|Publication number||US6634150 B1|
|Application number||US 09/778,217|
|Publication date||Oct 21, 2003|
|Filing date||Feb 8, 2001|
|Priority date||May 30, 2000|
|Publication number||09778217, 778217, US 6634150 B1, US 6634150B1, US-B1-6634150, US6634150 B1, US6634150B1|
|Inventors||James Oliver, Evon L. Oliver|
|Original Assignee||James Oliver, Evon L. Oliver|
|Export Citation||BiBTeX, EndNote, RefMan|
|Patent Citations (19), Referenced by (10), Classifications (13), Legal Events (6)|
|External Links: USPTO, USPTO Assignment, Espacenet|
This application is a continuation-in-part of co-pending application Ser. No. 09/579,228, filed May 30, 2000.
This invention relates to a foundation for a manufactured home, mobile home or trailer coach, and more specifically to a foundation that provides vertical support and lateral stability.
Manufactured homes, mobile homes or trailer coaches include long longitudinal support beams underneath. Typically, when the home or coach is installed, a plurality of vertical piers or jacks are placed under the beams to support them. Most piers or jacks require placement on a rigid ground pan so as not to sink into the ground from the loading.
Conventional piers do not provide resistance to lateral forces that may be exerted on the coach, such as by strong winds or earthquakes. Consequently, additional bracing systems must be attached to resist lateral forces.
Since all of these support and bracing devices have to be installed in the field, it is desirable that they be simple to install, preferably by a single person, not require complex tools and not require any alterations to the existing beams, such as drilling, that could deleteriously affect the strength of the beams.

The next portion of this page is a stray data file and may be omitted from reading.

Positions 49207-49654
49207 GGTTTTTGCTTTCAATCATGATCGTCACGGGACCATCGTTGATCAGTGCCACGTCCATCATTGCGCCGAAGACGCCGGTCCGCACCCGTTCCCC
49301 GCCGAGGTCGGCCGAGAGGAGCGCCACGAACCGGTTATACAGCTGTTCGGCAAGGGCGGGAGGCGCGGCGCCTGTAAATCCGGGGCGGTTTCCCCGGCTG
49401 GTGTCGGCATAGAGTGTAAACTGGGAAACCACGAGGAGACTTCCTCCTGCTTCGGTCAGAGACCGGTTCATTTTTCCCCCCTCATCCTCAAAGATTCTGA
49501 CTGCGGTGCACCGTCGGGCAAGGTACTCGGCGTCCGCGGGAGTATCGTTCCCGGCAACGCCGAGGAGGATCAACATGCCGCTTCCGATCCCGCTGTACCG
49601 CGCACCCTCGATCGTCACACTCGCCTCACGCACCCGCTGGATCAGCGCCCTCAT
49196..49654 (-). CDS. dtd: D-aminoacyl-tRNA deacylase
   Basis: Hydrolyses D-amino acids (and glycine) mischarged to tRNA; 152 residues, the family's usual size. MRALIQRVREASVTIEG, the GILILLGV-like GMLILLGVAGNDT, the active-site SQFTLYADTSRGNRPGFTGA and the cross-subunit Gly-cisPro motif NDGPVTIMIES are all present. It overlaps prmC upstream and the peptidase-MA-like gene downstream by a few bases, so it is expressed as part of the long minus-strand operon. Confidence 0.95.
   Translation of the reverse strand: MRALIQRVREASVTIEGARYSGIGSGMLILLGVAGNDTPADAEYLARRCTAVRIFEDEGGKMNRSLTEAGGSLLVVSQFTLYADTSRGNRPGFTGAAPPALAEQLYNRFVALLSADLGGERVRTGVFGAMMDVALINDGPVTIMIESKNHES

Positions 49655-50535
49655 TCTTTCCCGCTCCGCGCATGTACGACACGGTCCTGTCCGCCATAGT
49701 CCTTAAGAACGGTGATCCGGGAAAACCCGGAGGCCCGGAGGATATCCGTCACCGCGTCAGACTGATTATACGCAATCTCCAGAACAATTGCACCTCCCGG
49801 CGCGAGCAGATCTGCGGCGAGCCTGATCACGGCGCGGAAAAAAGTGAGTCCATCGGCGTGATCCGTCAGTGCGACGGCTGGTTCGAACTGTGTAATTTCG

This invention is a foundation for a manufactured home having first and second elongate, horizontal, parallel, support beams; the first beam being supported by an upright support pier and the second beam having a lateral flange.
The foundation generally comprises a ground pan and a lateral brace assembly. The ground pan, disposed on the ground beneath the pier, includes cleats for insertion in the ground for preventing horizontal movement of the pan. The lateral brace assembly generally includes an elongate lateral brace of adjustable length having an upper end pivotably attached by a beam connector to the second beam and a lower end pivotably attached to the ground pan.
The beam connector includes a bracket including a traversing portion traversing the outer surface of the flange of the second beam and a slot adapted for receiving a beam flange such that upward and downward forces are transferred between the lateral brace and the flange, and compressive lateral forces are transferred from the lateral brace to the flange. A vertical retainer, such as a bolt, is attached to the bracket for bearing on the opposite side of the beam from the slot, such that tensile lateral forces are transferred from the beam to bracket.
Other features and many attendant advantages of the invention will become more apparent upon a reading of the following detailed description together with the drawings wherein like reference numerals refer to like parts throughout.